Japanese oak is used in the making of professional drums from the manufacturer Yamaha Drums. The higher density of oak gives the drum a brighter and louder tone compared to traditional drum materials such as maple and birch. In hill states of India, besides fuelwood and timber, the local people use oak wood for making agricultural implements. The leaves are used as fodder during lean period and bedding for livestock.

Cork oak trunk section
A cross section of the trunk of a cork oak, Quercus suber

The bark of the cork oak is used to produce wine stoppers (corks). This species grows in the Mediterranean Sea region, with Portugal, Spain, Algeria, and Morocco producing most of the world's supply.

Of the North American oaks, the northern red oak is one of the most prized of the red oak group for lumber, much of which is marketed as red oak regardless of the species of origin. It is not good for outdoor use due to its open capillaries unless the wood is treated. If the wood is properly treated with preservatives, it will not rot as quickly as cured white oak heartwood. The closed cell structure of white oaks prevents them from absorbing preservatives. With northern red oak, one can blow air through an end grain piece 10 inches long to make bubbles come out in a glass of water. These openings give fungus easy access when the finish deteriorates. Shumard oak, a member of the red oak subgenus, provides timber which is described as "mechanically superior" to northern red oak. Cherrybark oak is another type of red oak which provides excellent timber.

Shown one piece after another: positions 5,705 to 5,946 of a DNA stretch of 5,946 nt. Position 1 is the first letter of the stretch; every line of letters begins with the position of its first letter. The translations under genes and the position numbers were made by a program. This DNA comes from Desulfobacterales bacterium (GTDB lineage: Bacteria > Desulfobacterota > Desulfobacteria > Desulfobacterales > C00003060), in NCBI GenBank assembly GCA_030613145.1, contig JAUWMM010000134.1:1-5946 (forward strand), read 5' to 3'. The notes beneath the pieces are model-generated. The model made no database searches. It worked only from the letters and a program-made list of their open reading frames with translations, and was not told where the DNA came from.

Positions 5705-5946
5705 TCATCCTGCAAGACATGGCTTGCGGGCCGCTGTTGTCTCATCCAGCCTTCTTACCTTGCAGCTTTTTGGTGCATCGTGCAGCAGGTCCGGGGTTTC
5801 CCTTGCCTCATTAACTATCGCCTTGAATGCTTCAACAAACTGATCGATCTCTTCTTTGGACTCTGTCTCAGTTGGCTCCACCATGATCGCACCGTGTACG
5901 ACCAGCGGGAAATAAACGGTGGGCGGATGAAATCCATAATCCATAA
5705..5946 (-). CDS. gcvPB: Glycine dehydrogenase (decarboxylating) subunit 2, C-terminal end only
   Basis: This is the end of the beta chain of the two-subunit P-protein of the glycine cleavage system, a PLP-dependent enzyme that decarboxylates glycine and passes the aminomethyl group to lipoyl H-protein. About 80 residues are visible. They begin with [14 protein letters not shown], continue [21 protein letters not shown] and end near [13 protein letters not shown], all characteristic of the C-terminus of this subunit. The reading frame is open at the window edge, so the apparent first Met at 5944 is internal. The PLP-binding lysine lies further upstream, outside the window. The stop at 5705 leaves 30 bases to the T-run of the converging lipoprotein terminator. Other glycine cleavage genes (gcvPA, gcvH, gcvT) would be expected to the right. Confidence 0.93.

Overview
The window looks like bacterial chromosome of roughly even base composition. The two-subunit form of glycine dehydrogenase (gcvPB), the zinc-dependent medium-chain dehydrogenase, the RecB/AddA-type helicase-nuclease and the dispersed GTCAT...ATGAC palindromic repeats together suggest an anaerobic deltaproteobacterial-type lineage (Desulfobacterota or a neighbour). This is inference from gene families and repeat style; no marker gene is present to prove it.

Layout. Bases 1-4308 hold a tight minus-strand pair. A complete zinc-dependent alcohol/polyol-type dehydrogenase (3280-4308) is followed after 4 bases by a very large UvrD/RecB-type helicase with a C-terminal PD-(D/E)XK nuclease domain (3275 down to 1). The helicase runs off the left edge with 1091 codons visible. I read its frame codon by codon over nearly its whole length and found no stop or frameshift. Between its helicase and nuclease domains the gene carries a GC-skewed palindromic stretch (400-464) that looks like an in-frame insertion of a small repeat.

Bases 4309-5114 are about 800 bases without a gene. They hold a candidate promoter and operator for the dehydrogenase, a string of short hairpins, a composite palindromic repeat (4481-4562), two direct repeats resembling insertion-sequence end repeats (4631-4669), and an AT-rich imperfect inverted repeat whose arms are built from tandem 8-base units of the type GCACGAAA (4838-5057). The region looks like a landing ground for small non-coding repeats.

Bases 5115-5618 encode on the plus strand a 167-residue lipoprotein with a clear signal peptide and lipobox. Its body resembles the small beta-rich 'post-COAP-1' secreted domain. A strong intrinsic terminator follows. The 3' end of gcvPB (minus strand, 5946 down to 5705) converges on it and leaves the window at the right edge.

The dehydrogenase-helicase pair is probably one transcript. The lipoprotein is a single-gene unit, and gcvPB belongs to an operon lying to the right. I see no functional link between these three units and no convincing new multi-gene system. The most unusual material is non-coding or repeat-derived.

The standard for the lumber of the white oak group – all of which is marketed as white oak – is the Quercus alba. White oak is often used to make wine barrels. The wood of the deciduous pedunculate oak and sessile oak accounts for most of the European oak production, but evergreen species, such as Holm oak and cork oak also produce valuable timber.

The bark of the white oak is dried and used in medical preparations. Oak bark is also rich in tannin, and is used by tanners for tanning leather. Acorns are used for making flour or roasted for acorn coffee.

Loode tammik ülastega kevadel
Oak forest in Estonia.
Junge Eiche 4
Oak on sandy earth.
Njivice - hrastova šuma uz plažu
Oak forest on the beach in Njivice, Croatia

Oak galls were used for centuries as a main ingredient in iron gall ink, a kind of manuscript ink, harvested at a specific time of year. In Korea, oak bark is used to make shingles for traditional roof construction.

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See also